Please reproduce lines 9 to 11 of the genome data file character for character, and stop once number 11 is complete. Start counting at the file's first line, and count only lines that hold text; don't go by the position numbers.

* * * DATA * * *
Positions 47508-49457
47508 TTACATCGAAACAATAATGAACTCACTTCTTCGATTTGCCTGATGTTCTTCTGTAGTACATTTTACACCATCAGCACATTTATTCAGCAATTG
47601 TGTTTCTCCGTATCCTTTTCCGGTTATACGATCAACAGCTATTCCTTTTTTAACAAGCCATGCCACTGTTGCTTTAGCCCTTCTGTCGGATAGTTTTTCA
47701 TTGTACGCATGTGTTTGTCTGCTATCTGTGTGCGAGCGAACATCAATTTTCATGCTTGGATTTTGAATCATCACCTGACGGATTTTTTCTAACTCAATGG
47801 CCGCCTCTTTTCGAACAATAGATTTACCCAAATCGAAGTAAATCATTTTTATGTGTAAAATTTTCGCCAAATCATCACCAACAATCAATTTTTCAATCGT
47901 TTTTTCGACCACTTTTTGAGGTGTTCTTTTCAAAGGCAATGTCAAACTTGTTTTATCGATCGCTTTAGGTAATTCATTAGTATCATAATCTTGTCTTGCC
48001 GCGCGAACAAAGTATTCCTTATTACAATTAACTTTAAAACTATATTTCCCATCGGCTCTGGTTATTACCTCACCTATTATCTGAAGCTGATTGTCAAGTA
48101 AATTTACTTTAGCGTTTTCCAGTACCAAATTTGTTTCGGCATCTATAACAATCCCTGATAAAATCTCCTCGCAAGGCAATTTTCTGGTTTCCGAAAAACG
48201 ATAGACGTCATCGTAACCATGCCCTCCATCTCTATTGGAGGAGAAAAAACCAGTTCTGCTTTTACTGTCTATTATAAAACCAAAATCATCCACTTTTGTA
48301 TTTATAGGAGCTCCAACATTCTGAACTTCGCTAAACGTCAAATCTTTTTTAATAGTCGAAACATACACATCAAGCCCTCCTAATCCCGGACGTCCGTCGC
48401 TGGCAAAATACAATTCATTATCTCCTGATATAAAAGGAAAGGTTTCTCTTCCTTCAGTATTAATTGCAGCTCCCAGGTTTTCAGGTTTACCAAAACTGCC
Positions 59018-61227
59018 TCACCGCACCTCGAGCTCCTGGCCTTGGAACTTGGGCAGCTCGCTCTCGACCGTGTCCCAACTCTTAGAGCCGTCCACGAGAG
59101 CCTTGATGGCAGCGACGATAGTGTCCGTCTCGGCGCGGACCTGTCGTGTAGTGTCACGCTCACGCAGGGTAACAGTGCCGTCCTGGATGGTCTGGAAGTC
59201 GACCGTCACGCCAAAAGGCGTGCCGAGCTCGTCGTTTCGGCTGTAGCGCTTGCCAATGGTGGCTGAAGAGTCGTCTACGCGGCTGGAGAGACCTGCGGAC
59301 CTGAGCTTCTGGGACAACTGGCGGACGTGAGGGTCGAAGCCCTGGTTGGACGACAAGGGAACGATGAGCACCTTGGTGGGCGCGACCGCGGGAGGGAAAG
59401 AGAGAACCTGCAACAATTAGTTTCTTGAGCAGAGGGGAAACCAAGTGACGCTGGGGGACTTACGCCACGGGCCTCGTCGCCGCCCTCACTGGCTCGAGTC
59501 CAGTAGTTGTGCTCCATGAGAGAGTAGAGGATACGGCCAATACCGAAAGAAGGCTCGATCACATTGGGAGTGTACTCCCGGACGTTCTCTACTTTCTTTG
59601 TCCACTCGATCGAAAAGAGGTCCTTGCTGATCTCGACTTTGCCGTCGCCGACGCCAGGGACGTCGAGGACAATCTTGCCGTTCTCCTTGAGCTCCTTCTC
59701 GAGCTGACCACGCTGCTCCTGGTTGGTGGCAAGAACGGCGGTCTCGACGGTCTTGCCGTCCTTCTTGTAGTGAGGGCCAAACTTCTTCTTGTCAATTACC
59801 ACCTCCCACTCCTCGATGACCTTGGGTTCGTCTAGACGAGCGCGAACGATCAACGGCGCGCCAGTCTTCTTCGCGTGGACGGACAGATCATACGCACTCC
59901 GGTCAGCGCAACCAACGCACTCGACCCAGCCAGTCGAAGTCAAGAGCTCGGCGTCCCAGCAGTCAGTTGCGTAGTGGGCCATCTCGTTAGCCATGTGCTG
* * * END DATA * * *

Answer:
48201 ATAGACGTCATCGTAACCATGCCCTCCATCTCTATTGGAGGAGAAAAAACCAGTTCTGCTTTTACTGTCTATTATAAAACCAAAATCATCCACTTTTGTA
48301 TTTATAGGAGCTCCAACATTCTGAACTTCGCTAAACGTCAAATCTTTTTTAATAGTCGAAACATACACATCAAGCCCTCCTAATCCCGGACGTCCGTCGC
48401 TGGCAAAATACAATTCATTATCTCCTGATATAAAAGGAAAGGTTTCTCTTCCTTCAGTATTAATTGCAGCTCCCAGGTTTTCAGGTTTACCAAAACTGCC